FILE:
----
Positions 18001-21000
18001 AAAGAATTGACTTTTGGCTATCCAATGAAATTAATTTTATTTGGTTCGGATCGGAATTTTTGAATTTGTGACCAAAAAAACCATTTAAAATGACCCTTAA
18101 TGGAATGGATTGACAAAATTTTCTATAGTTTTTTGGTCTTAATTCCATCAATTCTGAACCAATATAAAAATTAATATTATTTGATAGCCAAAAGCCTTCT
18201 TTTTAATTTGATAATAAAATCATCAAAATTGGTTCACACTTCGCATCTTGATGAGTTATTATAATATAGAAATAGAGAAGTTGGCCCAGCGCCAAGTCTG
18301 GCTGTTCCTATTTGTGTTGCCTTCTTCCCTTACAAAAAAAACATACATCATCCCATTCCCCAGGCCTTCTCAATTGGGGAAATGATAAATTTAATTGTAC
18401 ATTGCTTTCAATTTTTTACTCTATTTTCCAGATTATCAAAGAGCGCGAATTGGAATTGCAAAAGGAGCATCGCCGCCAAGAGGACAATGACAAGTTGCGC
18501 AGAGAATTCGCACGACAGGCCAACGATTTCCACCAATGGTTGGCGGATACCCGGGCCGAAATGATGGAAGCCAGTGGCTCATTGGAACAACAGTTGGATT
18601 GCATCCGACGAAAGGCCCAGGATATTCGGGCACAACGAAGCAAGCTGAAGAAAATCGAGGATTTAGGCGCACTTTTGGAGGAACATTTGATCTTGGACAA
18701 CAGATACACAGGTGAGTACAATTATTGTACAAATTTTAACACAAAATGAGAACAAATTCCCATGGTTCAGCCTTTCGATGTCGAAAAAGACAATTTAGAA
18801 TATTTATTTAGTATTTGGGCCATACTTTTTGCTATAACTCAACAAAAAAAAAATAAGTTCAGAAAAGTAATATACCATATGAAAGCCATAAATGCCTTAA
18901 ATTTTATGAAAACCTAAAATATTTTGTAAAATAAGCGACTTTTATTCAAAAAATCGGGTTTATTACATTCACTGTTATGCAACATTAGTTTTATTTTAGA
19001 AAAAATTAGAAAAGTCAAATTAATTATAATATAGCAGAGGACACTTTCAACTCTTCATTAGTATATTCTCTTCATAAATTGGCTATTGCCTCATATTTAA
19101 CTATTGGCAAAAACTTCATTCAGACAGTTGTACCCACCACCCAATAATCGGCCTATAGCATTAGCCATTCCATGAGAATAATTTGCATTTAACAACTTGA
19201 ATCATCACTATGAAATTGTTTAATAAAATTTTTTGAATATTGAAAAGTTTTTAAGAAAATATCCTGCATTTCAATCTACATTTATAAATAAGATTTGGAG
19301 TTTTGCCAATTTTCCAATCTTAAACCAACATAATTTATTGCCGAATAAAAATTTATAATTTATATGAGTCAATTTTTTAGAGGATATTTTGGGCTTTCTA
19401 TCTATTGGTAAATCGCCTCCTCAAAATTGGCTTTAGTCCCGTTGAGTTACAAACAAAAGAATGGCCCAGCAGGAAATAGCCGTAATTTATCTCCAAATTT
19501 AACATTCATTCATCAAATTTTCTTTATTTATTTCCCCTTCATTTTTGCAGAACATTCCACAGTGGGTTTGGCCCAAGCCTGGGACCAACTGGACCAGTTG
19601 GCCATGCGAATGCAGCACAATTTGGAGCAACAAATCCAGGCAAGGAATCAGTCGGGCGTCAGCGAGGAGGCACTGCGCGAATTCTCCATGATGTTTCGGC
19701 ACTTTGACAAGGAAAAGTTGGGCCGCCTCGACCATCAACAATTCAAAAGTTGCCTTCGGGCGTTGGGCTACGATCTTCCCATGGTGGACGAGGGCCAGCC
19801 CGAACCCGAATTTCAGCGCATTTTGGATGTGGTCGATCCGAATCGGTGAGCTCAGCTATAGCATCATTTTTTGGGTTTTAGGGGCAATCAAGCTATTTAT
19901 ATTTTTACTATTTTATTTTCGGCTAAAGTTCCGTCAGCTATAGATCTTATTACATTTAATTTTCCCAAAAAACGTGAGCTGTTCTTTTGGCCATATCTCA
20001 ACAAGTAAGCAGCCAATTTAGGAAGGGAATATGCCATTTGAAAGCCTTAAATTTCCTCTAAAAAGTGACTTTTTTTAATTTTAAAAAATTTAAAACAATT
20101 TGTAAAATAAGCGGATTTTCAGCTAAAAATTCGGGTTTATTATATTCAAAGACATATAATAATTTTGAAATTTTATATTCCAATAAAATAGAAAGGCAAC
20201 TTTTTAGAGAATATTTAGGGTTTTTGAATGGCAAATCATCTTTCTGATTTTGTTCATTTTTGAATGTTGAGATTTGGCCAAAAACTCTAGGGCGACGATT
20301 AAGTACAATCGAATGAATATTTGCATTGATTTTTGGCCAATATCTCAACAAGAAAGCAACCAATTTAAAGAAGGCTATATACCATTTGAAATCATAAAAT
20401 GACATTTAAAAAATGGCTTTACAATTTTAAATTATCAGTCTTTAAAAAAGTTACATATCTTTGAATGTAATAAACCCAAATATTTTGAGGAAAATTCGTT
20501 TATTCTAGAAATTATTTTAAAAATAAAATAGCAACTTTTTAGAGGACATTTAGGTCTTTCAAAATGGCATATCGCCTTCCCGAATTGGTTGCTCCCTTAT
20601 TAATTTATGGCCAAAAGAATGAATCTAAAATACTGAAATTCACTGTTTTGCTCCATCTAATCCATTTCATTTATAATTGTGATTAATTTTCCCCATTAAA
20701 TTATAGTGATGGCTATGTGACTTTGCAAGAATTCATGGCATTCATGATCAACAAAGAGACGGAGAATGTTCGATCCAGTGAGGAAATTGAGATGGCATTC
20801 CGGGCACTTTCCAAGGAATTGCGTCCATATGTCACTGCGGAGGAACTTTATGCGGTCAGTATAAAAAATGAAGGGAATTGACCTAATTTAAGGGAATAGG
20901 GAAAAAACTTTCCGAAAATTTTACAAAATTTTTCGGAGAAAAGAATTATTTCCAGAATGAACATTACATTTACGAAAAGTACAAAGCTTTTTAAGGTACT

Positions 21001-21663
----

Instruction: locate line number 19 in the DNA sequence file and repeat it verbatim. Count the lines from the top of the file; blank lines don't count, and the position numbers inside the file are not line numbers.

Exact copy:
19701 ACTTTGACAAGGAAAAGTTGGGCCGCCTCGACCATCAACAATTCAAAAGTTGCCTTCGGGCGTTGGGCTACGATCTTCCCATGGTGGACGAGGGCCAGCC